Metabolic Control Analysis (MCA) was born in an era when work on metabolism was in full swing. Since then, protein signaling and gene regulatory network have largely taken the limelight. Renewed interest in topics such biofuels, metabolism may be making a comeback. Since the development of MCA, we now know that it is much more general and applies to any kind of biochemical network be it metabolic, signal or gene regulatory. Therefore the first thing I’m going to do is stop called Metabolic Control Analysis, Metabolic Control Analysis. Instead, to indicate its generality, I will call it Biochemical Control Analysis (BCA).

BCA quantifies how variables, such as fluxes and species concentrations, depend on the system’s parameters. In particular it is able to describe how network dependent properties, called control coefficients, depend on local properties called elasticities.This will be the first in a series of short articles on the basic ideas embodied in BCA.

In this first article I will clarify the meaning of a couple of words used in BCA:


A variable, also called a dependent variable or state variable is a measurable characteristic of a system that can only be changed by an observer through changes to a suitable parameter. Variables are by definition determined by the system. Examples of possible variables include the pathway flux and species concentrations, such as metabolites or proteins.


A parameter is a measurable characteristic of a system that can in principle be controlled by the observer. Parameters are also often called independent variables. By definition, a parameter cannot be changed by the system itself, if it can then it is called a variable. Examples of parameters include external concentrations such as glucose fed to a culture or externally added drug compounds, internal parameters such as kinetic constants, and depending on the system under study, enzyme concentrations.


The term control has a special meaning in control analysis. Control refers to the ability of a system parameter to affect a system variable. For example, changes to the external glucose concentration in a microbial culture will most likely change the culture’s growth rate. The concentration of glucose therefore has ‘control’ over the growth rate. Engineering an enzyme in pathway so that its kcat is larger will result in changes to the pathways flux and metabolite concentrations. Changes to the promoter consensus sequence of a particular gene will result in changes to the concentration of the expressed protein and any other variables that depends on that protein. It is possible to quantify control by either measuring or computing control coefficients.


Regulation may be defined as the capacity to achieve control. Such control may involve homeostasis or ability to move from one state to another in a particular manner.


The flux is the steady state flow of mass through a pathway.

Wednesday, June 1, 2011

Solving ODEs using Mathematica

Originally Posted on  by hsauro

Solving ODEs using Mathematica

I have found that the documentation that comes with Mathematica is not always very helpful. At least it is not very helpful when you want to know the most common operations. One of those is solving systems of first order ordinary differential equations (odes) with initial conditions. I don’t know why but I always spend a little time reading the docs to figure out how to do this when I need this functionality. To help me and perhaps others, I give the Mathematica recipe here.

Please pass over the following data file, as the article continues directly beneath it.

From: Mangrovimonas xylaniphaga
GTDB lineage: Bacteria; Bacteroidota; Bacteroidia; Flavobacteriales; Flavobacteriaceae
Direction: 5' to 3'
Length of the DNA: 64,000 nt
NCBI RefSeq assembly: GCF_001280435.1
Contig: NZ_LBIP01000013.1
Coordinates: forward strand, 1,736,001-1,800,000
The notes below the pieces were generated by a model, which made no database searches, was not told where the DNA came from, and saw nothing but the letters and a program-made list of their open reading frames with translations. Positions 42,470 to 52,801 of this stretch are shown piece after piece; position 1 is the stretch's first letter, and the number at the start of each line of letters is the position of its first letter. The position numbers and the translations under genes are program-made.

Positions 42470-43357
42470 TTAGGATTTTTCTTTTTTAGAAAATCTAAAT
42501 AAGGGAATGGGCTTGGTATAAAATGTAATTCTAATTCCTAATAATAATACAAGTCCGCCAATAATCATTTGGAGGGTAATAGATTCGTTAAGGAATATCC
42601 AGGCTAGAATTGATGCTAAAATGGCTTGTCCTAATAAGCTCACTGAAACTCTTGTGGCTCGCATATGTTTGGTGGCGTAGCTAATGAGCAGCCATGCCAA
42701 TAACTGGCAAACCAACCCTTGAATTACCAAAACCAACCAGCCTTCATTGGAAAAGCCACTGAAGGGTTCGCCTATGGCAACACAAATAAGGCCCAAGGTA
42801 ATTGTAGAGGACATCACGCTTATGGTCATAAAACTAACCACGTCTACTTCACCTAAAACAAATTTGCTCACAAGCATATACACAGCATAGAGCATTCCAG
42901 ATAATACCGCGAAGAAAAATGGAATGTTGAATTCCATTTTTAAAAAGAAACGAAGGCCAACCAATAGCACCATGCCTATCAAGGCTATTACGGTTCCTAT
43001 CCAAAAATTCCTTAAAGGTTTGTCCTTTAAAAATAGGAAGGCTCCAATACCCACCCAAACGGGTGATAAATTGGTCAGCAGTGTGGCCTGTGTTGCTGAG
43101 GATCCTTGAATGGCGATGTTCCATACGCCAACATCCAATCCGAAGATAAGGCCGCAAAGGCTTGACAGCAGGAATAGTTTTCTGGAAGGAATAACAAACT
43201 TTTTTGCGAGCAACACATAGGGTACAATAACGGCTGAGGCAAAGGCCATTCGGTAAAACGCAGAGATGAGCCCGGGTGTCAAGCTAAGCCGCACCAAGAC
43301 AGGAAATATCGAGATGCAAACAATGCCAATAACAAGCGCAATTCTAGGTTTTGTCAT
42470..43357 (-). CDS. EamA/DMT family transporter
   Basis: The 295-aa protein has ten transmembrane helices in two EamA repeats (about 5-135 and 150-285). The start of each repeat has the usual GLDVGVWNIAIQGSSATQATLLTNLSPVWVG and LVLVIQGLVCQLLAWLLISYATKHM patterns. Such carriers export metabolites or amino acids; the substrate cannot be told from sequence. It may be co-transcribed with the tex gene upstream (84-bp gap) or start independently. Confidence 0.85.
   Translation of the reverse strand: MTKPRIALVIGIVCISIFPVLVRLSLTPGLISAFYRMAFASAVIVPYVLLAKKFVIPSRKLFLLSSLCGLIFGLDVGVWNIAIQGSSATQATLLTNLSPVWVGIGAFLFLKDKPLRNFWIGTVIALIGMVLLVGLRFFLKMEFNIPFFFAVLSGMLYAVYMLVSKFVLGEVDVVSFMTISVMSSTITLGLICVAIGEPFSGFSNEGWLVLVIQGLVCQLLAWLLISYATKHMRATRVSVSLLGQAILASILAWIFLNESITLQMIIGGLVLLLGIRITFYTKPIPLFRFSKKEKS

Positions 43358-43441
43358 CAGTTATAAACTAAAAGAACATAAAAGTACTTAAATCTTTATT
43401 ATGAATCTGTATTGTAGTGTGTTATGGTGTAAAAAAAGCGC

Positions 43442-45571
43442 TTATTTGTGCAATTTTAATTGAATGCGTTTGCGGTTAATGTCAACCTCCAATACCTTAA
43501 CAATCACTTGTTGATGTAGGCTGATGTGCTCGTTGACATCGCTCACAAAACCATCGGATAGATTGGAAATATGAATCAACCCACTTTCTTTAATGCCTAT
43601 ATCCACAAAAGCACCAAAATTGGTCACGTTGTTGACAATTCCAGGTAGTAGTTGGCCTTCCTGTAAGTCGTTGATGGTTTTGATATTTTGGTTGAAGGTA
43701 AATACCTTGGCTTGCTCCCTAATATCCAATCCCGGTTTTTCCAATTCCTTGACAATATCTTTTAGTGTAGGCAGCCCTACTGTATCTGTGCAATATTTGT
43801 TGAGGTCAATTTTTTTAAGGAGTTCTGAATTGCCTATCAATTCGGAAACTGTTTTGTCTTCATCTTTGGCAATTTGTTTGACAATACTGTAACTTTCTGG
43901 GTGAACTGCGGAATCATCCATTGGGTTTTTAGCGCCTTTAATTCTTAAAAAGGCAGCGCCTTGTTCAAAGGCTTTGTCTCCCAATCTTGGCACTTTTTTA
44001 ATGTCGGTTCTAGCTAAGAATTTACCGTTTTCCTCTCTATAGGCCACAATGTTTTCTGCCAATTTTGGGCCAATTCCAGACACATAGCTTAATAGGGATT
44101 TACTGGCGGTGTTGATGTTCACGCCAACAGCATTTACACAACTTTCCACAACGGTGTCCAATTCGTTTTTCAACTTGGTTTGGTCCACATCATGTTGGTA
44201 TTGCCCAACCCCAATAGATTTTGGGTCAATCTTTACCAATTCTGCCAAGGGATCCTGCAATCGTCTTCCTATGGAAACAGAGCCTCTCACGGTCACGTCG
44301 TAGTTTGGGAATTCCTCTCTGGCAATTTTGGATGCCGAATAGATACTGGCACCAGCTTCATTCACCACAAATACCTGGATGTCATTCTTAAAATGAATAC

Here are two examples of how to solve a single ode and a simple system of two odes. The function we will use is DSolve[]. This function takes three arguments:

DSolve[{odes, initial conditions}, {variable names}, independent variable]

Note the curly brackets, they must be present. For example to solve the single ode with initial condition, y(0) = 1

  \[\frac{dy}{dt} = y (k_1 - k_2) - k_2\]

we need to input the following Mathematica command:

DSolve[{y'[t] == y[t] (k1 – k2) – k2, y[0] == 1}, y[t], t]

Note that the dependent variable y is denoted by y[t]. The derivative of the dependent variable is denoted by y’[t]. Also note how the initial condition is entered, y[0] == 1. Don’t forget to use == instead of = in the syntax. The solution yields:

  \[\left\{\left\{y[t]\to \frac{e^{(k_1-k_2) t} k_1+k_2-2 e^{(k_1-k_2) t} k_2}{k_1-k_2}\right\}\right\}\]

To solve a set of first order differential equations with initial equations, for example the two equations:

  \[\frac{dA}{dt} = v_o - k_1 A + k_2 B\]

  \[\frac{dB}{dt} = k_1 A - k_2 B - k_3 B\]

with initial conditions A(0) = 0 and B(0) = 0 we write the following Mathematica code where we enter the multiple equations inside the curly brackets separated by commas. Also note that because there is more than one dependent variable, we must also put these in curly brackets.

DSolve[{A'[t] == vo – k1 A[t] + k2 B[t], B’[t] == k1 A[t] – k2 B[t] – k3 B[t], A[0] == 0, B[0] == 0}, {A[t], B[t]}, t]

This will yield:

  \[\left\{\left\{A[t]\to \frac{v_o-e^{-k_1 t} v_o}{k_1},B[t]\to \frac{\left(k_1-e^{-k_3 t} k_1+\left(-1+e^{-k_1 t}\right) k_3\right) v_o}{(k_1-k_3) k_3}\right\}\right\}\]